In April, local authorities were also handed powers to levy an additional council tax charge on long-term empty properties and to reduce or remove any council tax discount currently applied to properties that have been vacant for more than 12 months.

A survey carried out by the Sunday Herald has found six local authorities intend to use these powers to increase charges in the hope punitive bills will make the owners of empty homes act to put them back into use.

In January, Edinburgh will introduce a 100% increase after 12 months for empty and unfurnished properties.

From April, Argyll and Bute will charge double ­council tax on houses that have been empty for more than two years, while Aberdeenshire ­Council will reduce the council tax discount from 50% to 10% after six months, remove the discount after 12 months and charge a 100% increase in the third year of a ­property being unoccupied.

In Moray, owners of ­properties unoccupied for more than 12 months will have to pay an additional 50% on their council tax from April next year, rising to 100% in April 2015. In North Lanarkshire and Fife, a 100% levy will be charged on long-term empty homes from April 2014. A further six councils - East Lothian, Angus, Aberdeen City, East Renfrewshire, East Dunbartonshire and West Dunbartonshire - said they were actively considering changes. Eight councils did not provide information, including Scotland's biggest local authority Glasgow City Council.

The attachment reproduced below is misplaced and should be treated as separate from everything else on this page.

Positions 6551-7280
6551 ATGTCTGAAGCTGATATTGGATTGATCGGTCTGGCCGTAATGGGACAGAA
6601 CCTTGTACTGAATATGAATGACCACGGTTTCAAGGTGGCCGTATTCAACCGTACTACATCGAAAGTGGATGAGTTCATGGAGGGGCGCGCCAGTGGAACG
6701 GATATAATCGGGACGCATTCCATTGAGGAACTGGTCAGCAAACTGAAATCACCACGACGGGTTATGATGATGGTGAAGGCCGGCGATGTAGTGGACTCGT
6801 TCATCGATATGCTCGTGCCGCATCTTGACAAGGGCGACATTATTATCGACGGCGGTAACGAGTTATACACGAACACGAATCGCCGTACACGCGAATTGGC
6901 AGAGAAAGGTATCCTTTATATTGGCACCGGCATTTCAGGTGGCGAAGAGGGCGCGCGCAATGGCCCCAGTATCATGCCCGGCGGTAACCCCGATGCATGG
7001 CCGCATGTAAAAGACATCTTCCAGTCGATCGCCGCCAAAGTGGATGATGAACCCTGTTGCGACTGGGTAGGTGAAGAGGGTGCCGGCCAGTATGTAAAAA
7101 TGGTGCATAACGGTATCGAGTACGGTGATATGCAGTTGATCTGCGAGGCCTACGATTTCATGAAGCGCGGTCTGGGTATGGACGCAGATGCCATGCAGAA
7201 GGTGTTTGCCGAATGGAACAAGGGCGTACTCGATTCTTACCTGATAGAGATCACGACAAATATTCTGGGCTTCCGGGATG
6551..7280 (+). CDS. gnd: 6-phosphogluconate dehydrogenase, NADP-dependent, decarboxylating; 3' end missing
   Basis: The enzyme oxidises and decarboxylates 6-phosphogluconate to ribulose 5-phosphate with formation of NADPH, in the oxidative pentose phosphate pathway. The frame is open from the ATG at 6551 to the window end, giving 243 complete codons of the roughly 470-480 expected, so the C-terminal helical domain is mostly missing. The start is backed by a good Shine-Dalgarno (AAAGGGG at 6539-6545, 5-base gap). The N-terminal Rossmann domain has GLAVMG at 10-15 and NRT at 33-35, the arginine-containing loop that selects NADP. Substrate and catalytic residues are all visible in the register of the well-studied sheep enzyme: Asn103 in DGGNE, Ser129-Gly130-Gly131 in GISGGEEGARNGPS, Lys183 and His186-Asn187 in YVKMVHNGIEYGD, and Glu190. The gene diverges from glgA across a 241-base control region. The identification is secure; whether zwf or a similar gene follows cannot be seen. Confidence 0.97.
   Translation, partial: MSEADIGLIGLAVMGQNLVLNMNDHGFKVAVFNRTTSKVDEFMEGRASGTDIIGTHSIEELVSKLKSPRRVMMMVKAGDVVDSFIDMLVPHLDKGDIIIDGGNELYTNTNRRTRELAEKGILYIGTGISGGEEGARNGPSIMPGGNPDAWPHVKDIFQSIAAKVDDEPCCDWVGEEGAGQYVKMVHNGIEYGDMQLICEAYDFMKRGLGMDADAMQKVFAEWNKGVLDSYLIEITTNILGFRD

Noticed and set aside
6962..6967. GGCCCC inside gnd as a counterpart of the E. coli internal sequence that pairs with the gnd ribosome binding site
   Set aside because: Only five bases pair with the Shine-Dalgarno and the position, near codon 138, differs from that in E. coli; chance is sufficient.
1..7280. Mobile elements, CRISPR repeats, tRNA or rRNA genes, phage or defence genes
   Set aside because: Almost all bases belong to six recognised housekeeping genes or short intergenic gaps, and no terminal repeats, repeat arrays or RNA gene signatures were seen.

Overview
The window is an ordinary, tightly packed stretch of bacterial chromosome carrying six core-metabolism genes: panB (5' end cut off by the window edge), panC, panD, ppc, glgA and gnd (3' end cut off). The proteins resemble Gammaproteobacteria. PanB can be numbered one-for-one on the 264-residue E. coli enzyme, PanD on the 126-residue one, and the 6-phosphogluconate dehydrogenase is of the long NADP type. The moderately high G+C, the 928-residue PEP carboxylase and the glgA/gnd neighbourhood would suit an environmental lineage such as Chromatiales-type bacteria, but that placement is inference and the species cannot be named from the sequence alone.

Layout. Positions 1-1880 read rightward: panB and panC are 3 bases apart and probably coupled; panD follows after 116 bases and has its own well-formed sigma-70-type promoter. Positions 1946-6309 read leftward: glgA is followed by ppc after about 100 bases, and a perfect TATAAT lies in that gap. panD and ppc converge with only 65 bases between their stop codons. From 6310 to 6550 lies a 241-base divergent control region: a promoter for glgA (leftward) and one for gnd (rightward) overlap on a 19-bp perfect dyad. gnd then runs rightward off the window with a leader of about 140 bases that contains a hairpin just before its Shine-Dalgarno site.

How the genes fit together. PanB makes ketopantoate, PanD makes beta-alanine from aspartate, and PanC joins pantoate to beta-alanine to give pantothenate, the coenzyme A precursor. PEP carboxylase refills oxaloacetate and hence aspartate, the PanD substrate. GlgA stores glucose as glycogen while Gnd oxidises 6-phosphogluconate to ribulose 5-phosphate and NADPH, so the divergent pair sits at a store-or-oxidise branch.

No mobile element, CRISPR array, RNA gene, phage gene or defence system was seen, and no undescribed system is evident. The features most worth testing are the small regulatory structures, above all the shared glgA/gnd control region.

The Scottish Government said it was pleased with the progress of the Empty Homes Partnership.

A spokeswoman said: "As a direct result of this work, more councils are making renewed efforts to bring empty homes back into use, many have specific empty homes ­strategies in place and empty homes work is a feature of their local housing strategies."

She said changes to council tax and the £4.5 million Empty Homes Loan fund would require more time to have a full impact. She added: "Bringing empty homes back into use does takes time. But substantial progress is being made. We expect this to grow in future years as good empty homes practice becomes more established."